2. If other attempts at soothing don’t work, feed him half of what you’ve been feeding him – so if he’s been downing 5 oz, only offer 2.5 oz. See if this is enough to get him back down. He may fuss a little, but try putting him in the crib and patting him, shushing him, singing Slayer tunes at the top of your lungs… whatever soothing technique floats your boat. If this works, move to step 3; if not, give him the normal amount for the time being, and next time decrease the bottle by a smaller increment (maybe take away an oz a night).
3. Each night/waking time, decrease the bottle a little more. If this is working, he’s not hungry, he’s just using the bottle (and you) for comfort. Next, you can try the magic solution: WATER. Yep, just give him a bottle of water – or even a bottle that is mostly water and a tiny bit of formula for taste. Not working? Your baby may actually be hungry. Try increasing his food intake during the day (either more solids or formula, depending.) But if it is working, sing Hallelujah and move on to the scary step…Step 4.
4. Now it’s time to take the bottle away. If your baby is still waking multiple times during the night, you may want to try some method of sleep training in addition to this step, since you’ve proven to yourself that they are not waking for hunger (or they wouldn’t go back down with just water). But if it’s gotten to the point where he is up just once, but expecting his bottle full of water, you’re ready to bring in the big guns.
This is the step I always get stuck on. As a proponent of PLR Parenting, I have taken the path of least resistance, which also leads to the path of changing the sheets in the middle of the night. This path requires leaving a bottle of water in your baby’s crib, providing he is old enough to find and hold a bottle on his own. (Before the bottle-feeders-don’t-cuddle-their-babies torch wielding mobs descend, I need to point out that I would LOVE to cuddle my babies while they eat. My babies like to hold their own bottles around 6 months. Both of them. Fearlette is so fiercely independent that when I was insisting I hold her while she has her bottle, she stopped eating altogether and was a few ounces away from failure to thrive. As soon as I let the little monster hold her own bottle, she started eating like a champ. This one’s going to be a terror as an adolescent.) . You can counteract the side effects of this option by using overnight diapers (both Pampers and Huggies make a version) or using those extra absorbent pads that you can stick in a normal or cloth diaper. Also invest in the Ultimate Crib Sheet. That thing is genius.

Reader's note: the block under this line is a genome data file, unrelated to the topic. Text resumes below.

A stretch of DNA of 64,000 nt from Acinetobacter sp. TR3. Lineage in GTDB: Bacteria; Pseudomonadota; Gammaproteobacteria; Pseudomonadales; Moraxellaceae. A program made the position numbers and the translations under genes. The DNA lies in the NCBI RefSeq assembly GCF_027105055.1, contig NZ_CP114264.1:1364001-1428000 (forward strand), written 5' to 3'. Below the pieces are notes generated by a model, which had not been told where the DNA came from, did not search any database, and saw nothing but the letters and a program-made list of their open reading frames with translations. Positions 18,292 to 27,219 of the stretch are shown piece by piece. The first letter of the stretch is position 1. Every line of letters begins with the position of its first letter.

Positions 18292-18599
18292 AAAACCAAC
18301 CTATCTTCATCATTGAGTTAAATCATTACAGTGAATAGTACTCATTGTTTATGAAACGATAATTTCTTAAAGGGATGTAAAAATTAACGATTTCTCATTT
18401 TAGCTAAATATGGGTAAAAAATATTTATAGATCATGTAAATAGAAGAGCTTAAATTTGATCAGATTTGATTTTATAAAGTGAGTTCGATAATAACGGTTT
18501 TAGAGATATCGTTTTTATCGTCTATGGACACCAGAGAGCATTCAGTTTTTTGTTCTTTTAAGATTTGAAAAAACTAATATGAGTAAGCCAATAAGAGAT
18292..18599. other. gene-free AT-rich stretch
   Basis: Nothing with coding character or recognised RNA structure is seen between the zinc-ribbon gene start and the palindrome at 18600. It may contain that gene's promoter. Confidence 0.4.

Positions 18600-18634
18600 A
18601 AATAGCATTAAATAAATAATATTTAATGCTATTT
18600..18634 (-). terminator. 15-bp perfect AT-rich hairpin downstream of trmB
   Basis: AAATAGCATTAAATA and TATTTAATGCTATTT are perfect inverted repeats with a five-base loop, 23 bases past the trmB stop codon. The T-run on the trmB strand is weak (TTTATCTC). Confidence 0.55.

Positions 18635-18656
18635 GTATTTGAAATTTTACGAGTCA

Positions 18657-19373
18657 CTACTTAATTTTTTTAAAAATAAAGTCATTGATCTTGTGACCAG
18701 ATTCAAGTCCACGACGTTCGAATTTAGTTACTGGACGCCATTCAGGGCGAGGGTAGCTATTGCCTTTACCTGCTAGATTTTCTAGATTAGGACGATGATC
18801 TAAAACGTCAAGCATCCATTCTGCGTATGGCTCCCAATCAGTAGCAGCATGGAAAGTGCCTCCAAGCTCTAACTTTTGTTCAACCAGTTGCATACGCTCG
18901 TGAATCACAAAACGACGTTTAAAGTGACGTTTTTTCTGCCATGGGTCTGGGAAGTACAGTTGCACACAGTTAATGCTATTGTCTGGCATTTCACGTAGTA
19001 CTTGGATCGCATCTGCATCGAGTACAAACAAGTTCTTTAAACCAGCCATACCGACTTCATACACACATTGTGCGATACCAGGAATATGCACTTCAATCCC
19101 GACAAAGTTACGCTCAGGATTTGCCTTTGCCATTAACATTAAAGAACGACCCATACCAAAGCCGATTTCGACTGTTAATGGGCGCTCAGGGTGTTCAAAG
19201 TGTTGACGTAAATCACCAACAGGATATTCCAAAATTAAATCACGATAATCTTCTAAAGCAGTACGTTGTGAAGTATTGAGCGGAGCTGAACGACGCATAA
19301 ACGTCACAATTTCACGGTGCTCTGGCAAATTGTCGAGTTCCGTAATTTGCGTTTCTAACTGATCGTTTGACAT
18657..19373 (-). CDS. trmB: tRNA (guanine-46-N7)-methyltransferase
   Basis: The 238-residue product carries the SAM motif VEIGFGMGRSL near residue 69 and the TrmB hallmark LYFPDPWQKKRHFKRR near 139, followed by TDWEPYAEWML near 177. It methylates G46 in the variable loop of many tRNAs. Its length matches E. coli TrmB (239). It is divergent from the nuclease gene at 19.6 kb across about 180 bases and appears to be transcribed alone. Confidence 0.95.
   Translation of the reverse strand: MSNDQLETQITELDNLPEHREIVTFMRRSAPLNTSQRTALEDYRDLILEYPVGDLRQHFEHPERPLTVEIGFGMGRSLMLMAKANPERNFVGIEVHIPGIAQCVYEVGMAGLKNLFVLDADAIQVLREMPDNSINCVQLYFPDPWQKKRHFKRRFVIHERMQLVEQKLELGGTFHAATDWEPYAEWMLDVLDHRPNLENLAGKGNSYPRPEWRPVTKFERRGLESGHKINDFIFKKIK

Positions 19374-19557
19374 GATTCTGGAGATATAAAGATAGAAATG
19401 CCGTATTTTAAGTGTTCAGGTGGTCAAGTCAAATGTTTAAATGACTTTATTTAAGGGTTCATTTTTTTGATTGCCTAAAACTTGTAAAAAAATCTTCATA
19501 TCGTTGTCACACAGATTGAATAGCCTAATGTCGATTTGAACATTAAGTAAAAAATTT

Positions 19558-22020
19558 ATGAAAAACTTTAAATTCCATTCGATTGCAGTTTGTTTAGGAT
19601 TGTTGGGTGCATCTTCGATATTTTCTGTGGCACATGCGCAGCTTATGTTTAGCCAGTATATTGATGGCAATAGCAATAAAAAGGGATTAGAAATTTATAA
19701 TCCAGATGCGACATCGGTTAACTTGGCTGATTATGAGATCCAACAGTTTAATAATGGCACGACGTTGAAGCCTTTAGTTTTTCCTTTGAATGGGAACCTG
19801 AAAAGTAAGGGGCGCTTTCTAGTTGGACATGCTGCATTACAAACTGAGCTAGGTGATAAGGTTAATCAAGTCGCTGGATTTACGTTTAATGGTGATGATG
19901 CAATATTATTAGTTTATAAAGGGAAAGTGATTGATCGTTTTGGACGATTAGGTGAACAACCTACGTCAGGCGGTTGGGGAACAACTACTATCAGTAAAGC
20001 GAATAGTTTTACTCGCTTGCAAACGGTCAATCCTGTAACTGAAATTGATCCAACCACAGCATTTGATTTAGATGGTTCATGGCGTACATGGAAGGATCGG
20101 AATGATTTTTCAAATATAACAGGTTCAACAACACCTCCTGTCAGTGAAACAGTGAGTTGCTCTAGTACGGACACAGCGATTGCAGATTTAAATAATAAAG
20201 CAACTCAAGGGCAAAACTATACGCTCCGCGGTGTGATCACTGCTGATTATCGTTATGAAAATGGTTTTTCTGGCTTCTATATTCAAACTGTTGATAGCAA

If you are braver than I, though, you should definitely take the bottle away at this point. You can either do it cold turkey, or try offering a bottle with just a tiny bit of water. You can rest assured that they are not hungry, so you’re not being cruel; of course this is only if you are okay with a little bit of crying. I’m not saying you need to do CIO – you are welcome to stay in the room and soothe your baby all you want – just don’t succumb to the temptation of the almighty nipple. Make your partner help you, if you have one. Take shifts. It will probably take one or two nights of a lot of fussing to break the bottle habit, but if you share the burden, it won’t be as painful.
To review: the best way to night wean is sloooowwwwly. Make sure your baby doesn’t NEED to eat at night, because if s/he is legitimately hungry, this ain’t gonna work. Of course they might be used to consuming a good deal of their calories at night (ahem, Fearlette) and if this is the case, the hunger is real, but the ultimate goal remains the same: work on getting them to eat more during the day so that they don’t need to wake up to get adequate nutrition. If you are following PLR, use the water trick and prepare for the inevitable flood of urine with absorbent diapers and a waterproof top-sheet for the crib. Remind yourself of the PLR slogans, “This too shall pass”.
Do all of that. And if it doesn’t work, don’t blame me. Who told you to take advice from some random chick on the internet, anyway?